US9621175B2  Sampling/quantization converters  Google Patents
Sampling/quantization converters Download PDFInfo
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 US9621175B2 US9621175B2 US15/251,689 US201615251689A US9621175B2 US 9621175 B2 US9621175 B2 US 9621175B2 US 201615251689 A US201615251689 A US 201615251689A US 9621175 B2 US9621175 B2 US 9621175B2
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 H—ELECTRICITY
 H03—BASIC ELECTRONIC CIRCUITRY
 H03M—CODING; DECODING; CODE CONVERSION IN GENERAL
 H03M1/00—Analogue/digital conversion; Digital/analogue conversion
 H03M1/06—Continuously compensating for, or preventing, undesired influence of physical parameters
 H03M1/0617—Continuously compensating for, or preventing, undesired influence of physical parameters characterised by the use of methods or means not specific to a particular type of detrimental influence
 H03M1/0626—Continuously compensating for, or preventing, undesired influence of physical parameters characterised by the use of methods or means not specific to a particular type of detrimental influence by filtering

 H—ELECTRICITY
 H03—BASIC ELECTRONIC CIRCUITRY
 H03M—CODING; DECODING; CODE CONVERSION IN GENERAL
 H03M3/00—Conversion of analogue values to or from differential modulation
 H03M3/30—Deltasigma modulation
 H03M3/458—Analogue/digital converters using deltasigma modulation as an intermediate step
 H03M3/466—Multiplexed conversion systems
 H03M3/468—Interleaved, i.e. using multiple converters or converter parts for one channel, e.g. using Hadamard codes, pideltasigma converters

 H—ELECTRICITY
 H03—BASIC ELECTRONIC CIRCUITRY
 H03M—CODING; DECODING; CODE CONVERSION IN GENERAL
 H03M1/00—Analogue/digital conversion; Digital/analogue conversion
 H03M1/12—Analogue/digital converters
 H03M1/34—Analogue value compared with reference values

 H—ELECTRICITY
 H03—BASIC ELECTRONIC CIRCUITRY
 H03M—CODING; DECODING; CODE CONVERSION IN GENERAL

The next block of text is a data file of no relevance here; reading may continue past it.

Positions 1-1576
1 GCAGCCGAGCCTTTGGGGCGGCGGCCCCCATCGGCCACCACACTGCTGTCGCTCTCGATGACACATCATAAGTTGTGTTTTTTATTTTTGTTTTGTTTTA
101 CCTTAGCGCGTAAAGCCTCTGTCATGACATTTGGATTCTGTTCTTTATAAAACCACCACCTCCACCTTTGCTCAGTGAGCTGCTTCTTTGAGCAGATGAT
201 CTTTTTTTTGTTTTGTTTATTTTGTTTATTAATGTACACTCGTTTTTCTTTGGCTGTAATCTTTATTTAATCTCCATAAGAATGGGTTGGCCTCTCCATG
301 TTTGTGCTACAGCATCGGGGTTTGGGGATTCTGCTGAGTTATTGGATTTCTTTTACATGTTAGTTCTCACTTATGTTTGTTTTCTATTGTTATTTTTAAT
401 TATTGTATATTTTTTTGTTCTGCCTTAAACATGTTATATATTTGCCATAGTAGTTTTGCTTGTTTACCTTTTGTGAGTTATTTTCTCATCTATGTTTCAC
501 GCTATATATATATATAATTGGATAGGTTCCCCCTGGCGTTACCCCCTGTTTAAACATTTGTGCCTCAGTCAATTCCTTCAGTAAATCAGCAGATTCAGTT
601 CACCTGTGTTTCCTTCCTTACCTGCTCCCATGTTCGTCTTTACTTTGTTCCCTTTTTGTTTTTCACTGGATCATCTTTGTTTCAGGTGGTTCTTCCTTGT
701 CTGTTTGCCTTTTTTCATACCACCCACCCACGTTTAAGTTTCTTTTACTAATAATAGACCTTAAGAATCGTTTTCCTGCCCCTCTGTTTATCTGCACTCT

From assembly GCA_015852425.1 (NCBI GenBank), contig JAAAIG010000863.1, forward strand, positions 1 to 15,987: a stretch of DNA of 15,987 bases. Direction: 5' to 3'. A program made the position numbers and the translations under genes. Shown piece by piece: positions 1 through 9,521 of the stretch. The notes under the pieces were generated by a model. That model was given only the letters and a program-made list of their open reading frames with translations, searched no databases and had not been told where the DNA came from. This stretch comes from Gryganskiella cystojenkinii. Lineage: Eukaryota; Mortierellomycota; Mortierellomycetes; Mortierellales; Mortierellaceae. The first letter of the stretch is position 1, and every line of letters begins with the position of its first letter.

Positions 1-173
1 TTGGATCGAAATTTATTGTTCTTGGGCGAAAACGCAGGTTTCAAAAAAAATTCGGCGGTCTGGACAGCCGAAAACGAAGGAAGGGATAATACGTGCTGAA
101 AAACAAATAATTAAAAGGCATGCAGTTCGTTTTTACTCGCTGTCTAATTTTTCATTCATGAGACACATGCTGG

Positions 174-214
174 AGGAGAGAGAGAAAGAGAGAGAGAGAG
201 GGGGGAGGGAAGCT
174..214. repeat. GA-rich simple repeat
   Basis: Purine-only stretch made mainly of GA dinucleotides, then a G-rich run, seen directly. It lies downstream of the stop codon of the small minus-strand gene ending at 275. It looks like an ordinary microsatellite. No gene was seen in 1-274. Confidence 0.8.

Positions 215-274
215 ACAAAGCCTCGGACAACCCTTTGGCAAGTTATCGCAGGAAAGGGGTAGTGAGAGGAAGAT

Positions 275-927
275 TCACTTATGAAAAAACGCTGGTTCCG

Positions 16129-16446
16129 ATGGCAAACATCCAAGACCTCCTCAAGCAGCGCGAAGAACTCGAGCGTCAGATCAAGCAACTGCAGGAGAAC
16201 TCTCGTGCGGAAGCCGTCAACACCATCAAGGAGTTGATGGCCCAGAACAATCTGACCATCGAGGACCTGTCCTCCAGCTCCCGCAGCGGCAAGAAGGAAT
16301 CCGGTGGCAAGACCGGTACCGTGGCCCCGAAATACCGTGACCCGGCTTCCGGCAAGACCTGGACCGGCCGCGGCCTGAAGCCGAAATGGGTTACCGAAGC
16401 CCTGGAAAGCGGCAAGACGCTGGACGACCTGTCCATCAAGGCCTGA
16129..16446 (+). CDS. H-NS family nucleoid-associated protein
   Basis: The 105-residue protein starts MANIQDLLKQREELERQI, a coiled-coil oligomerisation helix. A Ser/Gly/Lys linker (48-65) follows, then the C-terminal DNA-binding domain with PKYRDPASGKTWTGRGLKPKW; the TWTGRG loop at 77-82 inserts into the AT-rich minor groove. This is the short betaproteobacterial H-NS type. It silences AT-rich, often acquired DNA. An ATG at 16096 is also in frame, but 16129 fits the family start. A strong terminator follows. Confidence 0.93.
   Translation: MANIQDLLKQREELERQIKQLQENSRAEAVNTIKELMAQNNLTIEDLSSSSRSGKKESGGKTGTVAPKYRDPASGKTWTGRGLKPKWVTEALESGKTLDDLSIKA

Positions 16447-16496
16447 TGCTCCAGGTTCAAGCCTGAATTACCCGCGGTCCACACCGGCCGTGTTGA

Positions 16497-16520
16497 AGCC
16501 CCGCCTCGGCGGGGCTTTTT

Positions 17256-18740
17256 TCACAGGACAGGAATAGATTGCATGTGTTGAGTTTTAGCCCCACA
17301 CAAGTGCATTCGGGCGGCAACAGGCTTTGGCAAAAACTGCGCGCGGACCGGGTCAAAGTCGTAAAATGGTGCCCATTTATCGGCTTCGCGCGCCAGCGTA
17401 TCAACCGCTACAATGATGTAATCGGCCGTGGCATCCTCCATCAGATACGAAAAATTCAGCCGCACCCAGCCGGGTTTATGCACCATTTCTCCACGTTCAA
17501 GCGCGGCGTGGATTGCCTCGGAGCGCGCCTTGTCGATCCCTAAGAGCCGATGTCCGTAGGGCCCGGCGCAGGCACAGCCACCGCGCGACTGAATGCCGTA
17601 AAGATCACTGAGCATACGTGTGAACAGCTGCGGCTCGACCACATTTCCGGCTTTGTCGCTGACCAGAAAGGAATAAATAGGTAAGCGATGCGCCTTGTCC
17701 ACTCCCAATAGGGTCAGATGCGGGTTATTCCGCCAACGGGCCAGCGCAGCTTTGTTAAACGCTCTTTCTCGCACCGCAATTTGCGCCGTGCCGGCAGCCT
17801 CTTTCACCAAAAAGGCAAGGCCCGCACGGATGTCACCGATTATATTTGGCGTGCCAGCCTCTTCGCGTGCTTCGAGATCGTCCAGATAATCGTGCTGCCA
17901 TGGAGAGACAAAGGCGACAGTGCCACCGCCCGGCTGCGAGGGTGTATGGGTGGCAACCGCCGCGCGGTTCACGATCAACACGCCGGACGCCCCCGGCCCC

H03M3/00—Conversion of analogue values to or from differential modulation
 H03M3/30—Deltasigma modulation
 H03M3/322—Continuously compensating for, or preventing, undesired influence of physical parameters

 H—ELECTRICITY
 H03—BASIC ELECTRONIC CIRCUITRY
 H03M—CODING; DECODING; CODE CONVERSION IN GENERAL
 H03M3/00—Conversion of analogue values to or from differential modulation
 H03M3/30—Deltasigma modulation
 H03M3/38—Calibration

 H—ELECTRICITY
 H03—BASIC ELECTRONIC CIRCUITRY
 H03M—CODING; DECODING; CODE CONVERSION IN GENERAL
 H03M3/00—Conversion of analogue values to or from differential modulation
 H03M3/30—Deltasigma modulation
 H03M3/39—Structural details of deltasigma modulators, e.g. incremental deltasigma modulators
 H03M3/402—Arrangements specific to bandpass modulators
 H03M3/404—Arrangements specific to bandpass modulators characterised by the type of bandpass filters used

 H—ELECTRICITY
 H03—BASIC ELECTRONIC CIRCUITRY
 H03M—CODING; DECODING; CODE CONVERSION IN GENERAL
 H03M3/00—Conversion of analogue values to or from differential modulation
 H03M3/30—Deltasigma modulation
 H03M3/39—Structural details of deltasigma modulators, e.g. incremental deltasigma modulators
 H03M3/412—Structural details of deltasigma modulators, e.g. incremental deltasigma modulators characterised by the number of quantisers and their type and resolution